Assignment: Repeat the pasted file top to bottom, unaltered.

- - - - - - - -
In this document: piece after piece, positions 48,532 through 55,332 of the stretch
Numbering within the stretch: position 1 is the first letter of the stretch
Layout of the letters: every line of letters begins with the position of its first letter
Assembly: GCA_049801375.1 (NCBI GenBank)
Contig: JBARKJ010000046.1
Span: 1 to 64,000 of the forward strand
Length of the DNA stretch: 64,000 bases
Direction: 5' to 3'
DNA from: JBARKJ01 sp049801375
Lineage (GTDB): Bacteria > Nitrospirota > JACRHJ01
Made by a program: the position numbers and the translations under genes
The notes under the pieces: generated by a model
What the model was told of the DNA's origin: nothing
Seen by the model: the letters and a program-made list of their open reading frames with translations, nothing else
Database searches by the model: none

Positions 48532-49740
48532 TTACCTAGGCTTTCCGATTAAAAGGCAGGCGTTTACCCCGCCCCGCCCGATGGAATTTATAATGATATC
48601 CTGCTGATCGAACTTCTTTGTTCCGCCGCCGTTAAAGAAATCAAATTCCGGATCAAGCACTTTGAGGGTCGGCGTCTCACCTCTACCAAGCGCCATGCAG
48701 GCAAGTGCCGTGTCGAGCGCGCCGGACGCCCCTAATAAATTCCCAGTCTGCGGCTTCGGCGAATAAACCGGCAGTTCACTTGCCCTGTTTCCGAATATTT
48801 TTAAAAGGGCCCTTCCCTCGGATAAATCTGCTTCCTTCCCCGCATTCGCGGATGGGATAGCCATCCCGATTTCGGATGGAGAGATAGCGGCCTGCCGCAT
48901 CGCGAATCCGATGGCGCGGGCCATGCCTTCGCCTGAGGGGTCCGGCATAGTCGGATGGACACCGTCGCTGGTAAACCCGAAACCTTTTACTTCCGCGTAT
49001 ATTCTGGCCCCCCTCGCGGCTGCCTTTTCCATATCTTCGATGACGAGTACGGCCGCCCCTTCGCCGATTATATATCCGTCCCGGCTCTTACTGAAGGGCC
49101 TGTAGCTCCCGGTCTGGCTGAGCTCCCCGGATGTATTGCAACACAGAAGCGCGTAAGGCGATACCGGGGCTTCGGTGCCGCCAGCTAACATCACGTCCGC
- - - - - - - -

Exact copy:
In this document: piece after piece, positions 48,532 through 55,332 of the stretch
Numbering within the stretch: position 1 is the first letter of the stretch
Layout of the letters: every line of letters begins with the position of its first letter
Assembly: GCA_049801375.1 (NCBI GenBank)
Contig: JBARKJ010000046.1
Span: 1 to 64,000 of the forward strand
Length of the DNA stretch: 64,000 bases
Direction: 5' to 3'
DNA from: JBARKJ01 sp049801375
Lineage (GTDB): Bacteria > Nitrospirota > JACRHJ01
Made by a program: the position numbers and the translations under genes
The notes under the pieces: generated by a model
What the model was told of the DNA's origin: nothing
Seen by the model: the letters and a program-made list of their open reading frames with translations, nothing else
Database searches by the model: none

Positions 48532-49740
48532 TTACCTAGGCTTTCCGATTAAAAGGCAGGCGTTTACCCCGCCCCGCCCGATGGAATTTATAATGATATC
48601 CTGCTGATCGAACTTCTTTGTTCCGCCGCCGTTAAAGAAATCAAATTCCGGATCAAGCACTTTGAGGGTCGGCGTCTCACCTCTACCAAGCGCCATGCAG
48701 GCAAGTGCCGTGTCGAGCGCGCCGGACGCCCCTAATAAATTCCCAGTCTGCGGCTTCGGCGAATAAACCGGCAGTTCACTTGCCCTGTTTCCGAATATTT
48801 TTAAAAGGGCCCTTCCCTCGGATAAATCTGCTTCCTTCCCCGCATTCGCGGATGGGATAGCCATCCCGATTTCGGATGGAGAGATAGCGGCCTGCCGCAT
48901 CGCGAATCCGATGGCGCGGGCCATGCCTTCGCCTGAGGGGTCCGGCATAGTCGGATGGACACCGTCGCTGGTAAACCCGAAACCTTTTACTTCCGCGTAT
49001 ATTCTGGCCCCCCTCGCGGCTGCCTTTTCCATATCTTCGATGACGAGTACGGCCGCCCCTTCGCCGATTATATATCCGTCCCGGCTCTTACTGAAGGGCC
49101 TGTAGCTCCCGGTCTGGCTGAGCTCCCCGGATGTATTGCAACACAGAAGCGCGTAAGGCGATACCGGGGCTTCGGTGCCGCCAGCTAACATCACGTCCGC